“To see if Bruce is done his work and wants to play Legos!” The boy darted across the room, and Alfred had to act quick if he was going to give Bruce even just a slighter longer reprieve, as there would be no possible way that he would deny the boy’s eagerness to spend time with him. The two were inseparable, different as they were. A pea and a bean in a pod.

“I have an idea,” said Alfred carefully. Dick paused at the door to look back with interest and Alfred met him with a gentle smile. “Why don’t you bring them in here and I shall play with them with you for a bit. It has been ages since I played with Legos.”

The small face brightened wide with the suggestion. “Really?”

“Of course.” Alfred was a solid fixture in the boy’s life, and they had grown rather attached to each other almost as quick as Bruce and Dick had, but he was the one who primarily cared for the boy’s physical needs, making sure that he was fed and clothed and had been a great confident to share with, but not the one who usually satisfied his needs for play and curiosity. As expected, Dick jumped at the chance to play with him, without noticing that he was giving Bruce a break while doing so.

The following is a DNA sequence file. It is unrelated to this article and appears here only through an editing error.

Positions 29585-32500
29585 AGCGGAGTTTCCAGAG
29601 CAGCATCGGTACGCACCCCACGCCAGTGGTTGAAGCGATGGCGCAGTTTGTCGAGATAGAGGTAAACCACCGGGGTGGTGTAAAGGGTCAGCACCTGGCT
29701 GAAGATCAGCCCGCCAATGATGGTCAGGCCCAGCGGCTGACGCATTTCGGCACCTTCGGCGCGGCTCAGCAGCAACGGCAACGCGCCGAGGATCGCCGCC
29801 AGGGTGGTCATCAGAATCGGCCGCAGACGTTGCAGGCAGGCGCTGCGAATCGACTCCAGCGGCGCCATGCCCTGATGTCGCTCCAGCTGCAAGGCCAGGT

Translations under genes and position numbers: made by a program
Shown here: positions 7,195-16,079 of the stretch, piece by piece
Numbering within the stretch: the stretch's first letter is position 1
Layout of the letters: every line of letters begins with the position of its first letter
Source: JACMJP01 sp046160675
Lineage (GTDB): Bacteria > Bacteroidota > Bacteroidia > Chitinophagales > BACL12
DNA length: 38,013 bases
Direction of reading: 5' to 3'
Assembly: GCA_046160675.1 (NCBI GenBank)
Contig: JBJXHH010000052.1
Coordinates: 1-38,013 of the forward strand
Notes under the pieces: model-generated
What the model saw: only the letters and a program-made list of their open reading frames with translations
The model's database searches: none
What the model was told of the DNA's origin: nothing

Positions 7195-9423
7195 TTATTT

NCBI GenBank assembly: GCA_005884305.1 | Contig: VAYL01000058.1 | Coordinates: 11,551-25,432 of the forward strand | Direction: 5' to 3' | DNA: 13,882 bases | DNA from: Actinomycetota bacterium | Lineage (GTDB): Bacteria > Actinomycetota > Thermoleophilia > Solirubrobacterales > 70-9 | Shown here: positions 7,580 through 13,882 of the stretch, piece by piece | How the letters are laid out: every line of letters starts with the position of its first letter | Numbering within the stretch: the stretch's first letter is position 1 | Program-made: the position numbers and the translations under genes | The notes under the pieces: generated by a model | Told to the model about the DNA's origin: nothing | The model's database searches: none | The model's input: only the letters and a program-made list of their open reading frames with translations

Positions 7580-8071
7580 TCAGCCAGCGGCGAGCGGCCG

Dick fled and returned after a few moments, struggling slightly with the heavy bin of blocks but set it on the kitchen table with a huge grin before popping the lid off and digging through the pieces. “I’m going to build the Fortress of Solitude!” he exclaimed, pulling out a mini figure out of Superman before hitting Alfred with a questioning look. “Does Bruce know Superman? He won’t tell me, but I think he has to.”

“Do you now?” Alfred settled in the chair and pulled out a random handful of bricks, casually wondering what he should build. He quickly decided that he would try his hand at a spaceship, if his young charge was going with a Superman theme.

“I do. I bet they have some sort of club or secret handshake or something cool that he’s not telling me about.” This child was as quick as a whip and Alfred must have been struggling to keep a neutral face and Dick gasped loudly. “I knew it.”

“I said nothing of the sort,” said Alfred, digging through the bin, trying to avoid looking at Dick while pretending to look for a piece suitable for the nose of a spaceship. “But if you were going to build a Fortress of Solitude, it might be nice if you gave Superman a pet. I think he would like a dog to keep him company. ”